Mayoral challengers assailed incumbent Stephanie Rawlings-Blake in a vitriolic candidate forum Tuesday night, accusing her of burying Baltimoreans in burdensome taxes and funneling too much money to developers.
Sponsored by the League of Women Voters, WYPR and The Baltimore Sun, and moderated by Sun columnist Dan Rodricks, the last forum before early voting begins in the Democratic mayoral primary proved to be the rowdiest gathering of the candidates. The forum marked the fifth and final time Rawlings-Blake is expected to share a stage with her challengers, who have participated in more than a dozen debates without her.
Early voting in the Democratic primary begins Thursday and concludes on Sept. 13.
Audience members, who crowded into an upstairs room in the Enoch Pratt Free Library's central library, cheered, booed and needled the candidates, who included state Sen. Catherine E. Pugh, former city planning director Otis Rolley, Clerk of Court Frank M. Conaway Sr., former Greater Baltimore Board of Realtors vice president Joseph T. "Jody" Landers and nurse Wilton Wilson.
When Rawlings-Blake returned to a familiar theme — that her opponents' plans to dramatically cut property taxes were unrealistic — audience members booed. They also jeered when Rawlings-Blake characterized the other candidates as "desperate."
The candidates trotted out now-familiar rhetoric on property taxes, school reforms and crime. Rawlings-Blake read her opening speech from cards in front of her, prompting a stare from Pugh, who sat next to her.
Landers tore into Rawlings-Blake in his opening remarks, castigating her for raising a slew of taxes to fill a substantial hole in the city's operating budget last year. "He asked, Is the mayor being responsible when the mayor hides behind high-profile endorsements" and avoids candidates' forums?
Rawlings-Blake boasted of her "wonderful relationship" with President Obama's administration, and said that White House officials had deemed her initiative to rid the city of vacant houses as "an exceptional program."
But Rolley pointed out that the city had lost $4 million in federal lead paint abatement funds after a city program failed to meet benchmarks. "There is no better way to secure federal funds from the federal government than to show we're using the money we currently have in a responsible way," he said.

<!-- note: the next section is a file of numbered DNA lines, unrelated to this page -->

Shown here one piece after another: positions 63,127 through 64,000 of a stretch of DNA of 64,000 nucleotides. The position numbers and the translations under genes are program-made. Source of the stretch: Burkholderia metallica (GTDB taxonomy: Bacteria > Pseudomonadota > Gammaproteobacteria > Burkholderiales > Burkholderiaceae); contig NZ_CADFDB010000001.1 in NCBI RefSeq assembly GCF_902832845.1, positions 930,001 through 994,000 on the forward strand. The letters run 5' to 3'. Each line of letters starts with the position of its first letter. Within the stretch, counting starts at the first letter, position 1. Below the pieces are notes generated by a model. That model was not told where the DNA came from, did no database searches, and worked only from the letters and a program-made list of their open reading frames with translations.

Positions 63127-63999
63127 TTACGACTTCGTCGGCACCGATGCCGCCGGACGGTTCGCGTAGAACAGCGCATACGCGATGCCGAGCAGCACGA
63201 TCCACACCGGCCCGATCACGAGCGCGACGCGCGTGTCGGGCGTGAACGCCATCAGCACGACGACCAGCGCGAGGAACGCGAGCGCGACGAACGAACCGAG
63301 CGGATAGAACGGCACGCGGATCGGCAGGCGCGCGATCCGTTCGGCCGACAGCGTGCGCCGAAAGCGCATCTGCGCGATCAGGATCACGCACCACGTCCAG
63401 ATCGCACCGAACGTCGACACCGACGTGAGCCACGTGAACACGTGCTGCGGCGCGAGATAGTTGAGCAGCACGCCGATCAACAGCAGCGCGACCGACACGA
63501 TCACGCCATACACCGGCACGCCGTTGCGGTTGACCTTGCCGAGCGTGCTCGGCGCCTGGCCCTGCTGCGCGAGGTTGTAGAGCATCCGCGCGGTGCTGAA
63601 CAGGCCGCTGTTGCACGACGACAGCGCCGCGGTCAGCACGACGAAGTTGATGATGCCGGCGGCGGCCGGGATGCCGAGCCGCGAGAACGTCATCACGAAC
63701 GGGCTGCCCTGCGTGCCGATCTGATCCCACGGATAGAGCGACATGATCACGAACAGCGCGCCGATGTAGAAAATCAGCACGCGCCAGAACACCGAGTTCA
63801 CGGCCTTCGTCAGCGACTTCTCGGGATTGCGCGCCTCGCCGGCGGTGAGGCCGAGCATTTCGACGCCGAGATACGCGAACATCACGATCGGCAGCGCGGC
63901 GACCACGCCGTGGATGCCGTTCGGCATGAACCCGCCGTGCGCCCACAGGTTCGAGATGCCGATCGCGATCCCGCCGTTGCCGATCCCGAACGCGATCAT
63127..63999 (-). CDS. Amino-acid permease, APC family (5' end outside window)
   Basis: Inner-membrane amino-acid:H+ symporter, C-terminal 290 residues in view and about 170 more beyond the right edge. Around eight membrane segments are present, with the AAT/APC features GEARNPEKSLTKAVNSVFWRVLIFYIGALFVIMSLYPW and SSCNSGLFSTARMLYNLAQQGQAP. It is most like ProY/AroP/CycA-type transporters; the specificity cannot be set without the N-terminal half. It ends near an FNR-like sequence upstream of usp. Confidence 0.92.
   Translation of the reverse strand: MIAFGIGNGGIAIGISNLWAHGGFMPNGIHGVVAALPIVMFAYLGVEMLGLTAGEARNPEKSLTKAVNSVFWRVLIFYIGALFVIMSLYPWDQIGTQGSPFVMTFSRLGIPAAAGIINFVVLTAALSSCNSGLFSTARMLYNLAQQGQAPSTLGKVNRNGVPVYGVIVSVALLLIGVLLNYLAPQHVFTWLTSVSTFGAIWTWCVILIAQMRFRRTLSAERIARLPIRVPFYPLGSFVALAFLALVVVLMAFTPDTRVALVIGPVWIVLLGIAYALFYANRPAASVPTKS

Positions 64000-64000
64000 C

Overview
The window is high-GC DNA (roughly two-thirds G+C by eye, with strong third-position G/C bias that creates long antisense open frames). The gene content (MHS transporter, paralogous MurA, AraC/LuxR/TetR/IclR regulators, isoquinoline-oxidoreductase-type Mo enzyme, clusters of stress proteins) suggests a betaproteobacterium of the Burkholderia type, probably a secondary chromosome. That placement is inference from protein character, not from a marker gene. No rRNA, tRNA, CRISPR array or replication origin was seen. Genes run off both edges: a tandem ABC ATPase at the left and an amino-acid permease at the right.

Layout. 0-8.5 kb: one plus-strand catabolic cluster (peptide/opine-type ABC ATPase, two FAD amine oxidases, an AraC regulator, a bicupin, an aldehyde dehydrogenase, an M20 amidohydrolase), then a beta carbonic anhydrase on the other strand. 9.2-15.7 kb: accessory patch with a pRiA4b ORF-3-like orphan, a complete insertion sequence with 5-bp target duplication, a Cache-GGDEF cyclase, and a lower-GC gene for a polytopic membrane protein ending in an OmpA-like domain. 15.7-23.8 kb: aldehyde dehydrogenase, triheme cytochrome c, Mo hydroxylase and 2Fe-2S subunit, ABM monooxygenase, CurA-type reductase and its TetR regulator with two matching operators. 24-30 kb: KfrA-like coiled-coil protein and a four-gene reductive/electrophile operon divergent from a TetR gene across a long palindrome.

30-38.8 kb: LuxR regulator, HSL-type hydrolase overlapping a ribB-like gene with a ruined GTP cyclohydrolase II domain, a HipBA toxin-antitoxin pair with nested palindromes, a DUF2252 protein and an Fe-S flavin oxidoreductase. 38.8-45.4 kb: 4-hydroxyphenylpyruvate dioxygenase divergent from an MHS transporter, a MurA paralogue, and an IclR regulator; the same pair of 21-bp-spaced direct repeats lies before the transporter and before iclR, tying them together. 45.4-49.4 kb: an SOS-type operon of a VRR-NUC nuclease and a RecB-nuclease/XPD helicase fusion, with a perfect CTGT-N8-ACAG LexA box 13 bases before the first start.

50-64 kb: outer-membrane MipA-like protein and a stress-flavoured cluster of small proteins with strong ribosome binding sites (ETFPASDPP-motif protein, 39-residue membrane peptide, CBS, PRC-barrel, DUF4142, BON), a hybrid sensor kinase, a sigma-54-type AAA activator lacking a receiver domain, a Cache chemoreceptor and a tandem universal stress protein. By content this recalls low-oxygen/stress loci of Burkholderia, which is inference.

The Baltimore Grand Prix, the high-speed car race set for the Inner Harbor this weekend, drew some of the evening's most cutting comments. Rawlings-Blake, one of the race's chief backers, has dedicated $7.75 million — including federal stimulus dollars — to prepare downtown streets for the race.
"It doesn't make economic sense for the citizens of Baltimore," Rolley said. "It's irresponsible to spend millions of dollars without doing due diligence."
Conaway said he doubted that the race would create the number of jobs, or economic benefits, that backers had projected.
"I don't like the way our downtown looks," said Landers, referring to the grandstands and barriers that have popped up in recent weeks.
Wilson and Conaway both asked the audience if they supported the race, which has snarled traffic for months, although backers say it garners good publicity for the city. Most audience members yelled "No" or booed, although a smattering of positive remarks could be heard.
Pugh criticized Rawlings-Blake for devoting roadwork funds to the race, rather than roads . "The rest of us will continue to have to get front-wheel alignments on a regular basis," due to faulty roads, she said.
"I'm not a big racing fan, I'm an economic development fan," said Rawlings-Blake, before criticizing her opponents for their negative remarks.
"I'm sitting here with people who are desperate, who are out of ideas," she said, as the audience hissed loudly.